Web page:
He also spouts his mantra of "make it a non event" while at the same time posting a video of himself on a bike having an argument with a bus driver after he placed himself in the driver's blindspot as he was waiting to leave a bus-stop.
Many of you will remember his analysis of Jeremy Vine being reversed into by a van... Well Ashley "loved" comments on his video that were clearly wishing harm on Jeremy and other cyclists, including one stating that it was a shame he hadn't "collected his Darwin award"....
The last thing we need to do is give this poor escuse for a driving instructor more publicity.
 

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Car Delenda Est | 5 months ago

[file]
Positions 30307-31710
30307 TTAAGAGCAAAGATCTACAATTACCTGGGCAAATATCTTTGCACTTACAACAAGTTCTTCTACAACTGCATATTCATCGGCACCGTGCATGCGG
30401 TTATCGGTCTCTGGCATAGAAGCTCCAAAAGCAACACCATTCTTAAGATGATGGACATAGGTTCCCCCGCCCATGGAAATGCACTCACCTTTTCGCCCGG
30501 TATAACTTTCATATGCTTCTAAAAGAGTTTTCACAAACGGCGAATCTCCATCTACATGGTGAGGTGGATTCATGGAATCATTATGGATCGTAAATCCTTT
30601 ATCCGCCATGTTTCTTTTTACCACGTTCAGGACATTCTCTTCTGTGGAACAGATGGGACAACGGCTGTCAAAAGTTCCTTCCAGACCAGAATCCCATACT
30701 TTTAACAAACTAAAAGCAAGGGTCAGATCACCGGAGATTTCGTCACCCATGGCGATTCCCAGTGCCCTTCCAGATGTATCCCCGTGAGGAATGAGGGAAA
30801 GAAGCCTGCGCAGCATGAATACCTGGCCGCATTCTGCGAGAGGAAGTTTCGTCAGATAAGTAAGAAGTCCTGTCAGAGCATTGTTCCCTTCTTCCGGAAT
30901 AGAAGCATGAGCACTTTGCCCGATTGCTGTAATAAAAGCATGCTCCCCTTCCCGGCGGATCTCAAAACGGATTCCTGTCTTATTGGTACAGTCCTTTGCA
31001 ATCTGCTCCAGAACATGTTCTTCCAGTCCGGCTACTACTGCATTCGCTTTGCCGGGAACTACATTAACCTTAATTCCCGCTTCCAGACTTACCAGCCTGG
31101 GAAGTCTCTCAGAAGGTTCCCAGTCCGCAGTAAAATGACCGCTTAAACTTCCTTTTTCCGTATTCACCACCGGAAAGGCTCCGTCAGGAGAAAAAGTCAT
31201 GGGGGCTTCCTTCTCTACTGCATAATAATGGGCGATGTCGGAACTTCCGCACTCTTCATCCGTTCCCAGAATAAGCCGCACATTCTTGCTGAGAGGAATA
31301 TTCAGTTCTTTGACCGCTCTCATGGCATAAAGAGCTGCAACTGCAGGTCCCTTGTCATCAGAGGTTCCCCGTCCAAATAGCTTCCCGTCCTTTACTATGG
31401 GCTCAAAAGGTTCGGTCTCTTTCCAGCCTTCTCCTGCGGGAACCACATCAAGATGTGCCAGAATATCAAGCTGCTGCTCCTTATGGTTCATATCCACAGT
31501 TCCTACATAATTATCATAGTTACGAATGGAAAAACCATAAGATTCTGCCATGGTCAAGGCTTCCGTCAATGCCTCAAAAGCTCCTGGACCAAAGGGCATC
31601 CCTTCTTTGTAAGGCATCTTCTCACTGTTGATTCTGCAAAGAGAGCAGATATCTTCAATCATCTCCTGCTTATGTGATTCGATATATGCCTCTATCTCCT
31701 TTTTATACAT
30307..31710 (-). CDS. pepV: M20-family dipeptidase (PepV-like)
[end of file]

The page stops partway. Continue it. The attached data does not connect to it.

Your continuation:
5 likes

While Ashley's victim blaming take is wrong, essentially implying it's the cyclist's fault they got attacked, I do think it's better to quietly report than challenge.
If they just get caught by the police's apparent many eyes and ears then they might question their assumptions about being able to get away with it in future and will be more likely to accept it as justice. However if challenged they'll just view as something done to them by some cyclist they'll never see again.

Also in a perfect world a motorist would wait a few minutes before driving again after being challenged so that they weren't driving distracted, in the real world they just jump straight back into the car and drive off into the next accident.

That said I have yet to find the serenity needed to practice what I'm preaching in the moment.